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Misguided Parents Try to Teach Their Party-Throwing Kids a Lesson by Having Them Arrested

Teen drinking

Should parents really have had their kids arrested for throwing a party?

As I’m now a couple of decades removed from high school, it’s probably safe for me to admit that I threw my fair share (or more) of parties. (It’s mostly safe because my parents sometimes have trouble navigating the Internet and I’m pretty confident they don’t read anything I write unless I send them a link.)

They went away a lot on weekends when I was in high school, leaving me home alone after my older sister went away to college.

Big mistake. Huge.

I was not to be trusted. The second my folks left, all hell broke loose. On the off chance my mom is doing some online browsing at 3 am, I’ll just leave it at that. However, I can say I was savvy enough to have everything back in place and smelling like Lysol when they returned on Sunday afternoons. The cops were never called — or at least they never wrote up a report or a ticket. I’m not (too) proud of it, but it’s what it is.

My parents aren’t dumb, but I was just that much smarter (or sneakier). They probably knew I would be up to some amount of no good. They just had no idea, really, how much wrongdoing I was capable of. If I were them, I never would have left me home alone.

I’m glad, however, that all’s well that ended well. And I mean that even more after reading that angry parents in Glastonbury, Conn., called the cops earlier this month to arrest their own daughters after coming home early from a vacation to find them drunk in the midst of a raging house party.

According to the New York Daily News, the 15- and 16-year old girls didn’t know their parents were returning a day ahead of schedule and had 20-30 alcohol-drinking friends at their house. When the parents saw what was going on, they called the cops, who arrived and arrested the kids who hadn’t fled the scene, including the underage party hosts. It was reportedly the third night in a row the teen girls had thrown a raucous soirée.

I’m not saying those girls didn’t deserve to be punished, but calling the cops on your own kids? Before looking in the mirror and asking yourself if you really should have left them home alone in the first place?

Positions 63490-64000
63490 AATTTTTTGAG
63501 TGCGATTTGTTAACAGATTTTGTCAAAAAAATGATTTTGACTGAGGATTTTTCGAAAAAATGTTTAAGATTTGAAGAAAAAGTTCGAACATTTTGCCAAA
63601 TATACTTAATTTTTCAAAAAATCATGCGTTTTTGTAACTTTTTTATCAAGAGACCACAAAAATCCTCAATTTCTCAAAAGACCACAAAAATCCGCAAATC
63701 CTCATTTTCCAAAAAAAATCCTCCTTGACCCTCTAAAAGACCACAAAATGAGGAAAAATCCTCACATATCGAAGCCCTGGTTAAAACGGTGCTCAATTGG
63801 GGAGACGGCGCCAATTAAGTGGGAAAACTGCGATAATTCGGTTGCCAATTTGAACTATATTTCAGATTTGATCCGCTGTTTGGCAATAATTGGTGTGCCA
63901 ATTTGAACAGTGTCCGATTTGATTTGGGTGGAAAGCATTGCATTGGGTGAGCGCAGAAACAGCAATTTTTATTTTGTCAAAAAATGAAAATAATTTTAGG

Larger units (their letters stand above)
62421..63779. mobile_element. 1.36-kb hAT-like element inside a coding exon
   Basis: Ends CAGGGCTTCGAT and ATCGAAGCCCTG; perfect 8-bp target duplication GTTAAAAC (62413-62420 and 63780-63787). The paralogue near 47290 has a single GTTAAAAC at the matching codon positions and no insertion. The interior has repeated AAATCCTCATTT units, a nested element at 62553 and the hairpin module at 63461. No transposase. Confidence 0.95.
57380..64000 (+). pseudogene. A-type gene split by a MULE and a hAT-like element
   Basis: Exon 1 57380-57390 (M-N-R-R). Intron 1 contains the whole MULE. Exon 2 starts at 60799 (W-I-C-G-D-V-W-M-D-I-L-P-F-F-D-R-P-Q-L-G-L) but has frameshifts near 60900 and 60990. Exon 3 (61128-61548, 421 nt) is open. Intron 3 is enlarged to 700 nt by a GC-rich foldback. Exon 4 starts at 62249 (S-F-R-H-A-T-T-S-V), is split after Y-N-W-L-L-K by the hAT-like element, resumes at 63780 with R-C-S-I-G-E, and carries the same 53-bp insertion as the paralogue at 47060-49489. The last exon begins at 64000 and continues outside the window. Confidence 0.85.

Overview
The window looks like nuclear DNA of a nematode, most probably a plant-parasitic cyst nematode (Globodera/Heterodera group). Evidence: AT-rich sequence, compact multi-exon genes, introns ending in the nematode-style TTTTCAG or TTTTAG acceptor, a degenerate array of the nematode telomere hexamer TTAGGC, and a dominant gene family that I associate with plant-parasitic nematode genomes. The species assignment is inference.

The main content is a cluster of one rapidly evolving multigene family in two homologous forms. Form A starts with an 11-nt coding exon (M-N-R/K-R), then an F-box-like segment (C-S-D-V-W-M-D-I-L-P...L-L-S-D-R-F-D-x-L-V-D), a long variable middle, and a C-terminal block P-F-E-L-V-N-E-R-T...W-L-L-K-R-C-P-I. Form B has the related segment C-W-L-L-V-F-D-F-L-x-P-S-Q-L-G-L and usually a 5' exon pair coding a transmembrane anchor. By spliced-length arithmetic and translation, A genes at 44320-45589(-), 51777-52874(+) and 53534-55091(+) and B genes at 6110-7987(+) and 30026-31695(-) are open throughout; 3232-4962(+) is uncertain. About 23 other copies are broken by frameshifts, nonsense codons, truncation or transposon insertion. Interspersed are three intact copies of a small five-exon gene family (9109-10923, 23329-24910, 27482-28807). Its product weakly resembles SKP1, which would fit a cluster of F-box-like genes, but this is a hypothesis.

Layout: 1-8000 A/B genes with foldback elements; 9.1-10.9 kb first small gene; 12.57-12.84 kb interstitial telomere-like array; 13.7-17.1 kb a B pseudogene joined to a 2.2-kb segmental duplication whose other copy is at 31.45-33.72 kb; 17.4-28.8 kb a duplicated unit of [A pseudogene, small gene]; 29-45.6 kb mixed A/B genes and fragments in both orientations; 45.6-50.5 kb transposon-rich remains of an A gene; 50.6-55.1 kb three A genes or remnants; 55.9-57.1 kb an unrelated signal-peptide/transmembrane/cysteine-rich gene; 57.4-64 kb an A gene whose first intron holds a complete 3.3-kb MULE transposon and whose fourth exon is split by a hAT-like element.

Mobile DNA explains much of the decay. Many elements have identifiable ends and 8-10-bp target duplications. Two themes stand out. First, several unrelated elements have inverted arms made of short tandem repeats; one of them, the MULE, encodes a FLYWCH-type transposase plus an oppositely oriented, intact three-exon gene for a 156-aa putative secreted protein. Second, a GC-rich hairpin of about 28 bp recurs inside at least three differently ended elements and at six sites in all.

My husband and I often remark to each other how badly we feel for our kids. Because of how we acted in our younger days, there’s little chance parties will be thrown in our absence. Because our kids won’t be left behind in our absence. Because we know. We just know.

And if something does happen? I think WE deserve the arrest, not our kids. How do parents of kids who throw parties three nights in a row not have suspicions about their kids? My parents knew I was no angel, but they surmised that I was smart enough to ensure a certain level of decorum in their absence. I’m going to guess that girls dumb enough to throw a 72-hour boondoggle have parents who must have known the angels on their kids’ shoulders are a lot quieter than the devils. Case in point: Coming home a day early without telling them. If you know you’re going to find something bad, why leave and let it happen in the first place. That seems criminal to me.

Teen brains are a work in progress. As smart and sophisticated as any teen seems, there’s really and truly only so much that they’re capable of — especially as it applies to making good decisions. Ground your kids. Take away their cars and iPhones. Disable their Instagram and Ask.fm accounts. But have them arrested because YOU left them home alone?

Sounds like someone has issues, but it’s not the kids.

Photo credit: iStockphoto

More from Meredith on Babble:

Follow Meredith on Twitter and check out her regular column on the Op-Ed page of The Denver Post at MeredithCarroll.com

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